On the low end all the previous advantages of reducing cost can be amplified with cheaper materials on the low end devices. This would allow for a significantly lower price point than currently offered. This would increase sales, and therefore revenue for the manufacturers. Alongside this if a low end device is successful it increases brand awareness leading people to consider the same manufacturer when looking to buy a powerful device. This is the direction the market will take for two reasons. Operating system vendors ie Google, and Microsoft are pushing low priced machines to sell their services. Consumers needs have changed significantly in recent years allowing previously under powered devices to be adequate for their needs today.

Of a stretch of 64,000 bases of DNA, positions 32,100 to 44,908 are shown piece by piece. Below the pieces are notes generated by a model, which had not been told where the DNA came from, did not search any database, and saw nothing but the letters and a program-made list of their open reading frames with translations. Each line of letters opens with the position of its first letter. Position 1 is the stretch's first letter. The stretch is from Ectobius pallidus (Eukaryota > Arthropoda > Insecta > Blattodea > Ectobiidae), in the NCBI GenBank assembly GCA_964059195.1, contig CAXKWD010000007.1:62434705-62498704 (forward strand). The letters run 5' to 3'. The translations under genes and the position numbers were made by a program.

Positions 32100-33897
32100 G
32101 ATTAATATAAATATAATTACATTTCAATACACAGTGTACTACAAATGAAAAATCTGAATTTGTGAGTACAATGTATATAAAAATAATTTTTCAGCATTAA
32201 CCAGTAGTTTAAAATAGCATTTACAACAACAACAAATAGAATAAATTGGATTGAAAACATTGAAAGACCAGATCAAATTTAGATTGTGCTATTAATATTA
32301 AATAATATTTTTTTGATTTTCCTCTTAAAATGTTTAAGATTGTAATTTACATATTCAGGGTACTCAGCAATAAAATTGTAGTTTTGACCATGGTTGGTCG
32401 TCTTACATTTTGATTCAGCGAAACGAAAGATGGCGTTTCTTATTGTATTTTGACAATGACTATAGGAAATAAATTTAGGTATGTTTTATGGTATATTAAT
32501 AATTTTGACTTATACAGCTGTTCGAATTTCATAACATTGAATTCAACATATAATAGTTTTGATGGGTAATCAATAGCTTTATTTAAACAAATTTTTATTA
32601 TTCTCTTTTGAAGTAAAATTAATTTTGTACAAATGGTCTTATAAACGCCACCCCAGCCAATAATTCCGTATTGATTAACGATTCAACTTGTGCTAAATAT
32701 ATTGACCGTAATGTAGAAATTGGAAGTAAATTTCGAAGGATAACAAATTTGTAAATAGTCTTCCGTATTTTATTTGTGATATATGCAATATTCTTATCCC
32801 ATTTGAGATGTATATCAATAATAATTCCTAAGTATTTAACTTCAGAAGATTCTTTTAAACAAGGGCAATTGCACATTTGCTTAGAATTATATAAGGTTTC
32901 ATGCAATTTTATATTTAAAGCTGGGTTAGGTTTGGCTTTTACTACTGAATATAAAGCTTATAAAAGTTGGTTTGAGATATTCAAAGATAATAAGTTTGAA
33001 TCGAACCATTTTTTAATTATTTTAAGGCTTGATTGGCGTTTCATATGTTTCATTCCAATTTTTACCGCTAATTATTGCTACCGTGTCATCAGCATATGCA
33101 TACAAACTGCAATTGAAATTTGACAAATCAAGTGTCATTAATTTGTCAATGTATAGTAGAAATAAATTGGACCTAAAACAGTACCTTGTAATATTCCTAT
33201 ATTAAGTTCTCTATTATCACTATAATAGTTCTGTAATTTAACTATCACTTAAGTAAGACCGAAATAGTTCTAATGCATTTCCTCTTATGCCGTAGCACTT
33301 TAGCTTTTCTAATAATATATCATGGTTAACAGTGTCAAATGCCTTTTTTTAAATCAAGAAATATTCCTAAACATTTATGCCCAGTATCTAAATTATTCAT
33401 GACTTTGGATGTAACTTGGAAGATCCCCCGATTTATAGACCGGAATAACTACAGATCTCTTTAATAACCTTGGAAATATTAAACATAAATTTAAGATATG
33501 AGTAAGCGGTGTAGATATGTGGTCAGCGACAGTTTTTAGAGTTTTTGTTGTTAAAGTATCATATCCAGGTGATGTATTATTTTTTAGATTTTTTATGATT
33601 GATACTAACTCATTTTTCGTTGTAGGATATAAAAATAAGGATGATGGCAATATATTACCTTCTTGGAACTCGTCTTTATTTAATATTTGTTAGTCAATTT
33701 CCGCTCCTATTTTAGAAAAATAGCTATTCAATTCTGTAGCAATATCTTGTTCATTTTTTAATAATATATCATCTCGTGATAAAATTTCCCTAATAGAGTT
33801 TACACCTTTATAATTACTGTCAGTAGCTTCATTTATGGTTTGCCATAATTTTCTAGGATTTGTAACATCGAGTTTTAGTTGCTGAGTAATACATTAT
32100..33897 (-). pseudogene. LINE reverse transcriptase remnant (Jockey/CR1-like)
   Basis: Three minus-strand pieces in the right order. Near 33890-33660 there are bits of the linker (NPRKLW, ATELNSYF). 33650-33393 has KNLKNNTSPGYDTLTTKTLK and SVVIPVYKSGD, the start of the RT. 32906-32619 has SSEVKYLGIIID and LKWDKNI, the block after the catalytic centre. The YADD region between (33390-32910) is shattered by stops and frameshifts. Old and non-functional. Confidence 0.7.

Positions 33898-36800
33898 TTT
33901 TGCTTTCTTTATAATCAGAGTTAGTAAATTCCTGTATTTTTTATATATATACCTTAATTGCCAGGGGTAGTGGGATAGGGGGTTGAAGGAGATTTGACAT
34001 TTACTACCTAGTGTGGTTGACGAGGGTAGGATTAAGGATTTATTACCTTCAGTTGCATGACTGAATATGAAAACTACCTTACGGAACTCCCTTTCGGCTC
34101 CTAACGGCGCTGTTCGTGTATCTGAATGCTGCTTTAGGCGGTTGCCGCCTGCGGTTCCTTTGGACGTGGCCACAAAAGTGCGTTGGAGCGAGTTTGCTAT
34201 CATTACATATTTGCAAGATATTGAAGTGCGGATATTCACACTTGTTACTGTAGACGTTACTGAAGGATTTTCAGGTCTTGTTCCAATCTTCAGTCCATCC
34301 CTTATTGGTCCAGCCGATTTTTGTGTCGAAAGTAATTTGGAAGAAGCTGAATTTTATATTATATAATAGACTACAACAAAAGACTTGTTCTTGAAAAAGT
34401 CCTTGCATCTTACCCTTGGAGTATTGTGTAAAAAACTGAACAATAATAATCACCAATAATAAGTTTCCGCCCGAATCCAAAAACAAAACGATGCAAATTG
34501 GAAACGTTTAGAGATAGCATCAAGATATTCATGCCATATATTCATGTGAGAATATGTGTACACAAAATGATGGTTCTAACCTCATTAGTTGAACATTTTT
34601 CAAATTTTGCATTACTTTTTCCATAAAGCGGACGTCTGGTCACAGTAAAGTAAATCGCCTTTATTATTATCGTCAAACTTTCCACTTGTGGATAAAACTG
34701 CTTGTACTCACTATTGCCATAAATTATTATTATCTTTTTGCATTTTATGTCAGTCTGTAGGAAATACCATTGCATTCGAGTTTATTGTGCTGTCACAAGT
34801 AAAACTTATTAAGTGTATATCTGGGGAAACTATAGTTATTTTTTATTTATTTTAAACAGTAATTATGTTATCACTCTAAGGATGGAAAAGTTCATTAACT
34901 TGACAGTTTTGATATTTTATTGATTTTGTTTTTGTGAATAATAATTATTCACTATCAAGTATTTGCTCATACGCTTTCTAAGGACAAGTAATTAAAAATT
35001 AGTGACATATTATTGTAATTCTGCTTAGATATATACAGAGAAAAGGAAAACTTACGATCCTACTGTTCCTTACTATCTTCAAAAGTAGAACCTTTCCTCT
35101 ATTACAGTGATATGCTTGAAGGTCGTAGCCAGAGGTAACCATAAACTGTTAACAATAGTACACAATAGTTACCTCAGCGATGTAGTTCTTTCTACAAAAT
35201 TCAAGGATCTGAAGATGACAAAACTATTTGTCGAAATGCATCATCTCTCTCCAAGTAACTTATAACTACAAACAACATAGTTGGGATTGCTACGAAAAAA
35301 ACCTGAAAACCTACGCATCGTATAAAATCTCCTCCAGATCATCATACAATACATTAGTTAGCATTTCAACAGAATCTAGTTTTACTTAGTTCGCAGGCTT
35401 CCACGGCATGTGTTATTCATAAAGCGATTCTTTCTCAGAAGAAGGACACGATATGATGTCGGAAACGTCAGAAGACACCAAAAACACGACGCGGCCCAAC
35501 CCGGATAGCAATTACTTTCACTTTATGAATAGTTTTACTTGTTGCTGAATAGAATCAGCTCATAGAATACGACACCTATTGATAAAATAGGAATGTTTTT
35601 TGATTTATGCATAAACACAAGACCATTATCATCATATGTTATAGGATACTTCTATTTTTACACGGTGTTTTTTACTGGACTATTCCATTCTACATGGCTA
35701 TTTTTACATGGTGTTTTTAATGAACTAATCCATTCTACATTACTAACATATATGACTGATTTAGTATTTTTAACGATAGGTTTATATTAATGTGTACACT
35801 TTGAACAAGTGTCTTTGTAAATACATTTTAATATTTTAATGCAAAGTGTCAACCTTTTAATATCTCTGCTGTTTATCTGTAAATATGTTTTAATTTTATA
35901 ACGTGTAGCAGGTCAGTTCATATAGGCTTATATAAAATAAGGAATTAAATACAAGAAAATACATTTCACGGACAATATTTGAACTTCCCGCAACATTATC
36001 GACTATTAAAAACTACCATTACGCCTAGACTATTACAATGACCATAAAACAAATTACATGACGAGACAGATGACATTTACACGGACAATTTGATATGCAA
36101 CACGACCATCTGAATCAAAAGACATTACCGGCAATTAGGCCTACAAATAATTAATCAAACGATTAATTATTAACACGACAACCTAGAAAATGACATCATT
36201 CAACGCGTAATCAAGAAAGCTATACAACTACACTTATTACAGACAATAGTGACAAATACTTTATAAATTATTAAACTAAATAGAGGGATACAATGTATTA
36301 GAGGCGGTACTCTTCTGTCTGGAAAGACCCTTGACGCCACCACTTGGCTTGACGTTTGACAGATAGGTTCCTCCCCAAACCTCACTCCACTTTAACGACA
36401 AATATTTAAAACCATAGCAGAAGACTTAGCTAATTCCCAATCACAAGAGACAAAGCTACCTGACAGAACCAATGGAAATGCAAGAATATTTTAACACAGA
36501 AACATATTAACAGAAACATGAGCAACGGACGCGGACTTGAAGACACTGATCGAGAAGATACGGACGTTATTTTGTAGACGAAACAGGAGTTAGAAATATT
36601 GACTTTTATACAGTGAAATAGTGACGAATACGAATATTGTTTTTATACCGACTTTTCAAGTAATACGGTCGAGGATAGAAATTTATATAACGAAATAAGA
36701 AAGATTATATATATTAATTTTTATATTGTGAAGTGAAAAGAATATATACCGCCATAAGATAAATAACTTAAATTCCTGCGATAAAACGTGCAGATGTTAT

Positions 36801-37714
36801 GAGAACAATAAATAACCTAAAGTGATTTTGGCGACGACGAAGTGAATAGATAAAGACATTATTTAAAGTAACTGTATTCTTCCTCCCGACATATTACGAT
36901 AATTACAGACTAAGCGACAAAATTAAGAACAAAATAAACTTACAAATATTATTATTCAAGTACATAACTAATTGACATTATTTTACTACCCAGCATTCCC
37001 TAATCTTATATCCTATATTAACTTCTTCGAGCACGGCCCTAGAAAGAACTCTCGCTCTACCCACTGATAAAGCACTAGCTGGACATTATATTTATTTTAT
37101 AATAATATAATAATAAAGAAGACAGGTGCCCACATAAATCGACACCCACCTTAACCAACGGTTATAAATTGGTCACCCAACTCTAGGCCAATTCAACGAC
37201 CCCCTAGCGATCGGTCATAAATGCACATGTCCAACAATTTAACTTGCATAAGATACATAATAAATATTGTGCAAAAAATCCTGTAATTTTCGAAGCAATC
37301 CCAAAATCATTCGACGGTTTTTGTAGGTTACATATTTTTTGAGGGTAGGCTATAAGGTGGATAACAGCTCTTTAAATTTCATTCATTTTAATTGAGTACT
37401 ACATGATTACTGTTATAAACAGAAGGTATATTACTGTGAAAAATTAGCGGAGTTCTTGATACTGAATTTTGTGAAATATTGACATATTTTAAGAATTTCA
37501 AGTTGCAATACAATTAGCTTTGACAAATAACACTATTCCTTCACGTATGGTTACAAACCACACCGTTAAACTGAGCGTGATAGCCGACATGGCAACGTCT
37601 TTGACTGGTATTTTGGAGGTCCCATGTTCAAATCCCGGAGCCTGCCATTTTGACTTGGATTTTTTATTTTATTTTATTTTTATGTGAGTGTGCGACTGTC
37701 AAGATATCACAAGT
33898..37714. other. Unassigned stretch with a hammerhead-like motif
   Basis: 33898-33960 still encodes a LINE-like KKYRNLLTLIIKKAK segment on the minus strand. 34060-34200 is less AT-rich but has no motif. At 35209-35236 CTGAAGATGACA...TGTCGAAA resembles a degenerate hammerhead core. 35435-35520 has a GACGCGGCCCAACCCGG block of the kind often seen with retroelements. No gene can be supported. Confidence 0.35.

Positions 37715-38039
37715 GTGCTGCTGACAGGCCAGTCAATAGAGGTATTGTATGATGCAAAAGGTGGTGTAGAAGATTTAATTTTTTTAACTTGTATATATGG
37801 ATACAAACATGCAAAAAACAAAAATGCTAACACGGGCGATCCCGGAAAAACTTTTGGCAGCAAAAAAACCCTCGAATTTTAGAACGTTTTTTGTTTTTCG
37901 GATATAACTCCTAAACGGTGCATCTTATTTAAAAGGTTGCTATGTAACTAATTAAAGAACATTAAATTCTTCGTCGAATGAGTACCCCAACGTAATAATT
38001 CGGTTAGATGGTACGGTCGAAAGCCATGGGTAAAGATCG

Moving on to Microsoft. Since Satya Nadella became the CEO it has changed tactics away from making money through selling Windows and Office licences to an aim of having their products on every device, in front of every consumer. This has led to dramatic changes such as Windows 10 free upgrade, Office 365 subscription with free Office on small devices, and most importantly free Windows 10 on small screened devices. This final point is to compete with Googles Android, and Chrome OS which allow for sub £200 laptops, and tablets. For Google this gets their services in front of consumers, and therefore not Microsoft services. The free copy of Windows for small devices means that Microsoft is pushing cheap Windows devices, while providing an incentive for manufacturers to create them. Since these new devices are significantly cheaper, while also being adequate enough, they will appeal to consumers looking for a casual, ‘cheap and cheerful’ device.